What Is Newsworthy? (10m animated lecture)

How do journalists determine what events are worth covering? “Dog bites man” is routine, but “man bites dog” is unusual, so it’s more newsworthy. Unusual events are more newsworthy than ordinary events. Important people, and ordinary people who do important/unusual things are more newsworthy than ordinary people who do ordinary things. Events with a significant impact are more newsworthy than events with a trivial impact. Events that affect many people…

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Why do journalists use “allegedly” when they report on obvious crimes captured on video?

Look at this picture. A guy in a uniform obviously has his hands around a kid’s neck. Why would Business Insider use the word “allegedly” to describe what seems like a pretty obvious assault? If you are Young Sesame Chicken, what makes the Business Insider post worth sharing is the contrast between the mealy-mouthed headline and the powerful image. Why don’t journalists just call it abuse? Why soften the report…

How Fake News Happens: It’s simple! A governor tweets a Fox News graphic from a story that cites a British tabloid’s misinterpretation of a scholarly study, and a false narrative about Biden banning beef stokes political rage

How dare President Biden be invoked by a British tabloid that rather creatively linked a scholarly study to a plan Biden floated during the Democratic primary. How dare Biden be implicated in a Fox News graphic that falsely lists cutting beef sales by 90% as a requirement of Biden’s “climate requirements.” How dare Biden be targeted by the Texas governor who retweeted the misleading Fox News graphic that amplified the…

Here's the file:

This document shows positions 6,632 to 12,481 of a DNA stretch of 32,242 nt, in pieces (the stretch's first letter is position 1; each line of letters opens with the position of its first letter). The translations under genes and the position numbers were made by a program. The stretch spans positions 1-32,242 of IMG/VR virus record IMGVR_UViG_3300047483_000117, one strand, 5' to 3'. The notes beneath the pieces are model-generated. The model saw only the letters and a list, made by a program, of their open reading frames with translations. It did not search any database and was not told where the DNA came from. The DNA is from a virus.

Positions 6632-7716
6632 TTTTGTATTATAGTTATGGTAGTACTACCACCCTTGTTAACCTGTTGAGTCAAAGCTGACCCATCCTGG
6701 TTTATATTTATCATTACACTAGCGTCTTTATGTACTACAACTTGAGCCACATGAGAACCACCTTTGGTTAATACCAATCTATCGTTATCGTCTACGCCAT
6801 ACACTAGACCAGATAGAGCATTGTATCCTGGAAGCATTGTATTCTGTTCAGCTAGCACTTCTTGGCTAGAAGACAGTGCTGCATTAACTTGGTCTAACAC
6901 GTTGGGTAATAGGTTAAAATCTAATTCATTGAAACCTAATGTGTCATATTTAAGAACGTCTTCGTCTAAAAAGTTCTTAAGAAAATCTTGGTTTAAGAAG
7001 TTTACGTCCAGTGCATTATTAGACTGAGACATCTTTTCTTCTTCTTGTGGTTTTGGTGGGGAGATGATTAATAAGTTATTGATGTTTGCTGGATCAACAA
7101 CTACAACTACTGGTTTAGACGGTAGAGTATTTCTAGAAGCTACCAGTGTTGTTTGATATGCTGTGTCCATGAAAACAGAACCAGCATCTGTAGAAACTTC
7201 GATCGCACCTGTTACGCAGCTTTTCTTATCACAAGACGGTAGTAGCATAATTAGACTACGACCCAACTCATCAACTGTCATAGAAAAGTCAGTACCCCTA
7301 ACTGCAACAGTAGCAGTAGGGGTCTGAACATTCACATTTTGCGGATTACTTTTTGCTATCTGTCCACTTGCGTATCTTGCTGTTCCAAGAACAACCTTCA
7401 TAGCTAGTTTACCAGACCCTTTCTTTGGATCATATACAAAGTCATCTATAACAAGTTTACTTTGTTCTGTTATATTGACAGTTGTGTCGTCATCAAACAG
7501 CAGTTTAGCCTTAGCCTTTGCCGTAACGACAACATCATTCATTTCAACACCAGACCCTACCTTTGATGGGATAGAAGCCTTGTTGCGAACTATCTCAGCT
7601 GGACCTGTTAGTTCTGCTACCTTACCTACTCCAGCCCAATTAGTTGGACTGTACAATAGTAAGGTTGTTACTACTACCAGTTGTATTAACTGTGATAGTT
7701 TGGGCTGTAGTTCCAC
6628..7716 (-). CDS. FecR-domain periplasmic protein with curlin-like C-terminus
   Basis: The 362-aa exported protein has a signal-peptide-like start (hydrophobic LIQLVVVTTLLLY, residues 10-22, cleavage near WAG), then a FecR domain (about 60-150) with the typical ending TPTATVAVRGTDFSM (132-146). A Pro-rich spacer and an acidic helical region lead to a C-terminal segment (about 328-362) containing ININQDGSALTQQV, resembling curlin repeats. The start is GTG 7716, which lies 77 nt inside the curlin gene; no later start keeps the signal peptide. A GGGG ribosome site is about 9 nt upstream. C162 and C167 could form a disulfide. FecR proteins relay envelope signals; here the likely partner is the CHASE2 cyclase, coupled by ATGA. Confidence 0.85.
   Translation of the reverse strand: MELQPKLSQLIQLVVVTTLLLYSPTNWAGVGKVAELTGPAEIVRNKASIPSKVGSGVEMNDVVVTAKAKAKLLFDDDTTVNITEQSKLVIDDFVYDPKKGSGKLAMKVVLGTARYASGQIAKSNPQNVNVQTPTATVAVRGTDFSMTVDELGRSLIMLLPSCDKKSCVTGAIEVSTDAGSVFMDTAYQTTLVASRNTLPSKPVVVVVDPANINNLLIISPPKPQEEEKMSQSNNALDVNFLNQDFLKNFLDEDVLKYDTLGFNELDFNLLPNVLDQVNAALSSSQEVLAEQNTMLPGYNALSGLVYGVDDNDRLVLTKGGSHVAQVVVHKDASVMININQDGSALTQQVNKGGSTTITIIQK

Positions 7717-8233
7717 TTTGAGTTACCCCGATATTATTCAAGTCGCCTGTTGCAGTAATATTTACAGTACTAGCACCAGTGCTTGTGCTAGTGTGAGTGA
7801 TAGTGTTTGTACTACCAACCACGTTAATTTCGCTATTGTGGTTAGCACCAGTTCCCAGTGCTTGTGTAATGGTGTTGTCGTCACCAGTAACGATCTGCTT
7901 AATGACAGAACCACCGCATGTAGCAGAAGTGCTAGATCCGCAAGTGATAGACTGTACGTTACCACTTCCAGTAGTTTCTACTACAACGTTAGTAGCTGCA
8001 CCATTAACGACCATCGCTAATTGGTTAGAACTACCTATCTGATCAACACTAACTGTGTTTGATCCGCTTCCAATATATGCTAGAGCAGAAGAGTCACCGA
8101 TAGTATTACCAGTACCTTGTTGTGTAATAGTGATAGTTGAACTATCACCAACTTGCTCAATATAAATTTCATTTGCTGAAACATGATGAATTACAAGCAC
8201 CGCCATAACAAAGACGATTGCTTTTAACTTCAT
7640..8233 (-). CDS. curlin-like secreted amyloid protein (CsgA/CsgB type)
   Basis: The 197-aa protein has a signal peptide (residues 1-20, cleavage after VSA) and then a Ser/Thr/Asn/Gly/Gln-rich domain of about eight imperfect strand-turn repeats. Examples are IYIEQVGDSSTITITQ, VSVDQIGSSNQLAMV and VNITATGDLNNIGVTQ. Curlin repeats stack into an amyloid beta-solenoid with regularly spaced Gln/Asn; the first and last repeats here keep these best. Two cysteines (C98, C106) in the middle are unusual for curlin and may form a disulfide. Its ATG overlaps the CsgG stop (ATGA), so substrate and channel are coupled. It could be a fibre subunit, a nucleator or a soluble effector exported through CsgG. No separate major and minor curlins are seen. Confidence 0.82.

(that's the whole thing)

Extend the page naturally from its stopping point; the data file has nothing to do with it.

Fact Check: No, an NPR story on the Trump supporters’ attempted coup dated January 6, 2021 9:33 AM ET is not a sign of a conspiracy theory

According to the Internet Archive, this is a story NPR posted at 9:33 this morning. As events developed, and the story changed, NPR updated this page — drastically. As you can see, the headline and the picture are different; though the date the page was first created is still there, the page now also includes an “Updated at 3.08pm ET” time stamp. (The blue highlighting is mine.) Conspiracy theorists are…

When is the phrase “when asked about…” part of good news writing? Rarely.

A new graphic for an existing handout, which I touched up a bit. When is the phrase “when asked about…” part of good news writing? Rarely. A journalist who uses the phrase “when asked about” (or a similar phrase) is carefully telling the reader, “I’m bending over backwards to make sure you don’t think I’m giving you the wrong idea about this quote, which could be misinterpreted.” Students who are…

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The phrase “debate begins” in the headlines of multiple stories on coronavirus does not mean sneaky journalists copy-pasted a press release

If you encounter the same story on different news sites, that does not mean you caught sneaky America-hating fake news “journalists” in the act. A meme I recently encountered shows three slightly different coronavirus headlines, all of which use the phrase “debate begins.” Text shared along with the meme suggests the repetition means the story is a copy-pasted press release. I did some simple Googling. You can follow the links…